This suggests that while those hit with unemployment or loved ones passing are no doubt still struggling (and their example puts my own experience in perspective), the research suggests they too will ‘come out the other side’.
Through these experiences, we also learn how to respond to discomfort in life in different ways, perhaps by seeing some of the silver linings. For example, the emotionally extreme events are often more meaningful, can lead to a sense of community and connection (although perhaps not when it comes to toilet paper) and can focus us on what really matters in life.
DR KATIE GREENAWAY
As we begin a new year, we still need time to reflect on what we’ve been through – experiences like extended lockdowns have a long term impact on our mental health that we should acknowledge and deal with.
To manage our mental health now and in the future, three science-backed tips give us some ideas about what might work.
Many people would agree that part of what made the past few years so tough was not knowing when things might go downhill, or when they would resolve if they did.
Uncertainty has a negative impact on our mental health because we become constantly vigilant for upcoming threats and become preoccupied with how to manage them.
Engaging in mindfulness and trying to accept things we can’t control is an effective strategy for managing uncertainty. It can be difficult not to dwell on the things that preoccupy us, but interrupting these ruminative cycles is the first step toward resilience.
A lot of us have been on an emotional rollercoaster going into and out of lockdown. Our lab studies how to manage these emotional peaks and troughs. There are many tools in our emotional toolkit, and finding the ones that work for you is the first step towards feeling better.
One way of changing how we feel is to change how we think. This is a strategy that might take the form of looking for a silver lining in what is happening or thinking about it from a perspective we haven’t noticed before.
Another way of dampening the sting of our emotions is simply to acknowledge and label them. For example, rather than saying you feel ‘bad’, take the time to notice and say whether you feel specifically angry, or anxious, or sad, or something else entirely.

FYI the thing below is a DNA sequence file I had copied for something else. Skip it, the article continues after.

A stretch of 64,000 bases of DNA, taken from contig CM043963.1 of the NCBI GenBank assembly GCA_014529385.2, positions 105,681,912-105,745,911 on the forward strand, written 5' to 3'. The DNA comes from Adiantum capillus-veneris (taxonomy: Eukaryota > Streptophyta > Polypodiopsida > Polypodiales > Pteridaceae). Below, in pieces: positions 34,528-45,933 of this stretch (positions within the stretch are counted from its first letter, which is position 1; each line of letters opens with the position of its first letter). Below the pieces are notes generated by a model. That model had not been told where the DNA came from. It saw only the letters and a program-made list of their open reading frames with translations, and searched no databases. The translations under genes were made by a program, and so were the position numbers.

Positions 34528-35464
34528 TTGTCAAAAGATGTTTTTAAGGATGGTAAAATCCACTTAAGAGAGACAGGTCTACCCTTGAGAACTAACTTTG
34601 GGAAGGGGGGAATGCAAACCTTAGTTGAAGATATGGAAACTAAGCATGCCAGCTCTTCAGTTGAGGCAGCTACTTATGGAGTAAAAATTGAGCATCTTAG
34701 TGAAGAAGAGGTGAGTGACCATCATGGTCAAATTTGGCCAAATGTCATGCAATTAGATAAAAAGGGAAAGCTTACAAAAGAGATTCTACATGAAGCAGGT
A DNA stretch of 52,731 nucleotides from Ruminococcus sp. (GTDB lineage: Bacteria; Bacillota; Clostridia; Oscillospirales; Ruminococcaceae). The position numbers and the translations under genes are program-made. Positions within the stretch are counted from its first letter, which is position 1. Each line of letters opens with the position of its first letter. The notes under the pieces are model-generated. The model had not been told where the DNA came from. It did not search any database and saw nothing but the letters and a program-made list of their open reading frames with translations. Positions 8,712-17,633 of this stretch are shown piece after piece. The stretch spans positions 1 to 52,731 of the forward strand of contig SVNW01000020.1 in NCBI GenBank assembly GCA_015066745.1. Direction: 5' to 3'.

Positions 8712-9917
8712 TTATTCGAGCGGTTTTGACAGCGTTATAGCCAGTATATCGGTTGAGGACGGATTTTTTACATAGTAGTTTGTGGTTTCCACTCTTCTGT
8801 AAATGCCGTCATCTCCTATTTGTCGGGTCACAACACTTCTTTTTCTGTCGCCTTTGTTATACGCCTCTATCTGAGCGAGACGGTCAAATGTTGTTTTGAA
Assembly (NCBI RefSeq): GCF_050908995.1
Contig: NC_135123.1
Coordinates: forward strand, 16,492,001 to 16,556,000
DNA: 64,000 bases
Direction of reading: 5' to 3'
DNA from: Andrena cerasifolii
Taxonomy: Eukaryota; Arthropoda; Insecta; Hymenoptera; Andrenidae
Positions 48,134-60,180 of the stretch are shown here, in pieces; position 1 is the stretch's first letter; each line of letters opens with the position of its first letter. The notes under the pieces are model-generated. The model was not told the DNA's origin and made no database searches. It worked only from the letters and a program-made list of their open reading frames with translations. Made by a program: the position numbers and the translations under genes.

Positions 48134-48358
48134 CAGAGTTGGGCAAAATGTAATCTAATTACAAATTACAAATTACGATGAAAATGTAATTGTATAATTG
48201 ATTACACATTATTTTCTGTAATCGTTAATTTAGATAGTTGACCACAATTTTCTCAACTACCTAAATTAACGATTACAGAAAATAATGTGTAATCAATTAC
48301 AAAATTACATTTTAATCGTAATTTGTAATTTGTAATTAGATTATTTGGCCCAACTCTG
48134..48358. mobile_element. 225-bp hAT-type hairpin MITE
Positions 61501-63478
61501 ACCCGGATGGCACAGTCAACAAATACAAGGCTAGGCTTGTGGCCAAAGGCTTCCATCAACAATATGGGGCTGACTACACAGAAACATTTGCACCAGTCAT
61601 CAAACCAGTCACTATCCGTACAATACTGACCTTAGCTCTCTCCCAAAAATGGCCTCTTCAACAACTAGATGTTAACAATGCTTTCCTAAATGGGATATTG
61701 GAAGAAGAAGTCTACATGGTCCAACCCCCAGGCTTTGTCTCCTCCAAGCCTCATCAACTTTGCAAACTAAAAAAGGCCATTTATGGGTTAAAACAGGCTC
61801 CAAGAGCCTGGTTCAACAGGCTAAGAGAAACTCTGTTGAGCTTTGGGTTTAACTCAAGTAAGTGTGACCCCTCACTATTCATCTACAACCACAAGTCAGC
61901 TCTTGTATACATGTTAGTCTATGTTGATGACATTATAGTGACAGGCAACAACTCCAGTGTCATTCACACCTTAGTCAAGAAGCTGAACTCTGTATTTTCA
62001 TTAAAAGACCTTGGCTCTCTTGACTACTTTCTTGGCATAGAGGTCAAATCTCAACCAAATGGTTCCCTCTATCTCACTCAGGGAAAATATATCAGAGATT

This process helps us get more in touch with our emotions and helps us communicate more effectively with other people.
Social connections have an outsized effect on our mental and physical well-being —research suggests that having good relationships with others has the same benefit for our health as giving up smoking.
This means that we should be investing in our relationships the same way we invest in our physical health. Reaching out to others for help and support is a great way to stave off loneliness and stay connected.
Another way to implement this tip is to proactively support others, rather than just reaching out when we ourselves need help. Doing so improves the quality of our relationships and can actually improve our own mood.
For professional support, a good place to start is your family GP and/or a mental health professional.
More resources for wellbeing include: ReachOut – a mental health service for young people and parents with apps and links to other sites; Butterfly and Eating Disorders Victoria – eating disorder support; Beyond Blue – mental health information and support; Headspace – early intervention mental health services to 12-25 year olds; The Brave Program – online program for the prevention and treatment of childhood and adolescent anxiety; On the line – this service provides crisis support and counselling